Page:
This new reality brings up two big questions:
Should India prepare for a ‘hot’ LAC?
We have discussed New Delhi’s fears about a two-front war in the past, one in which it will have to take on both China and Pakistan in one go.
Over the course of the last year, it also became evident that India will have to step up its engagement on the northern front, even if the issue at hand is not outright war. Yet the series of Corps Commander talks raised hopes that the two countries could arrive at a detente that would not require maintaining troops in inhospitable conditions over the course of another winter.
The breakdown of talks and transgressions elsewhere along the disputed border put paid to such hopes. With even the Army chief openly speculating about the LAC being at risk of becoming more like the LoC, it is clear that New Delhi will have to consider a broader range of policy options and the likelihood of more frequent skirmishes.
As former foreign secretary Shyam Saran wrote,
“Clearly, India faces a new situation on its border with China and this must be analysed in the changed context of India-China relations…
In my view, the happenings at the border are not driven by territoriality but by the intent to demonstrate to India that its strategic partnership with the US and its participation in the Quad cannot provide it with an effective deterrent against a resurgent China… To the extent that the US has pitched its strategy of constraining China in the maritime space of the Indo-Pacific, China is trying to pin down India on its land borders to neutralise its advantage in the maritime space.”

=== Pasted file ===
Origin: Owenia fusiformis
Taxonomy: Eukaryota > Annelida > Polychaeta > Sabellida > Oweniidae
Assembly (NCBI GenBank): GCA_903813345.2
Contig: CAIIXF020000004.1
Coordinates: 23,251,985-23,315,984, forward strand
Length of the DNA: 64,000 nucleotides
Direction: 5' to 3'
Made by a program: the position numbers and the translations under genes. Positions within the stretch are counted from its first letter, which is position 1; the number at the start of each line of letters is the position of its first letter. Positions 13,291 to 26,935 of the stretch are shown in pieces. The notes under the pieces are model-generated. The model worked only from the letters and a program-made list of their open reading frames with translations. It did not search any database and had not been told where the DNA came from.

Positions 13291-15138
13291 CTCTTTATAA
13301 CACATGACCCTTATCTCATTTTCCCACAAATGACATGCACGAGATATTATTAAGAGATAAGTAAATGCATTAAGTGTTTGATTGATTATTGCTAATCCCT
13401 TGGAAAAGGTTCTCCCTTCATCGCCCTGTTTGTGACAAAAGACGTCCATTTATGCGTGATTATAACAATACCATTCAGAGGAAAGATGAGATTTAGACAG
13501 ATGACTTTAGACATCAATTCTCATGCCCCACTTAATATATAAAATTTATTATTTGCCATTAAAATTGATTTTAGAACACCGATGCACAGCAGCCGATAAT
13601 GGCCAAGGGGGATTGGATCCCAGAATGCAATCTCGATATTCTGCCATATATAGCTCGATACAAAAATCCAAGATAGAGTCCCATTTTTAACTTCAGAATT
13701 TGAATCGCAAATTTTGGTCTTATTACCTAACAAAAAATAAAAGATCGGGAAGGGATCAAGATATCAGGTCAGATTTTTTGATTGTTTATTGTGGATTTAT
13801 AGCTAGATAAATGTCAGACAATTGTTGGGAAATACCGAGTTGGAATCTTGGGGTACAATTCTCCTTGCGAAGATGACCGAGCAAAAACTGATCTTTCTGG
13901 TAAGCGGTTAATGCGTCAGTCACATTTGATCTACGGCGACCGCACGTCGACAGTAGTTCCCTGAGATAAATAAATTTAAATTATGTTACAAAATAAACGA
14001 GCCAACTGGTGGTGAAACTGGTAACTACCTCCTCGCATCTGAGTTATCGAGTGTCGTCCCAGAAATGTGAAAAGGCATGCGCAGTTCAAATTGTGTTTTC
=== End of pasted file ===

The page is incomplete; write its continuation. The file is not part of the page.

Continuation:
Will India allow itself to be pinned down in this manner?
Back in May, Arzan Tarapore, South Asia research scholar at Stanford University’s Asia-Pacific Research Center, sought to examine exactly this question, and came up with this recommendation:
“[India should] consider accepting more risk on the LAC in exchange for long-term leverage and influence in the Indian Ocean region: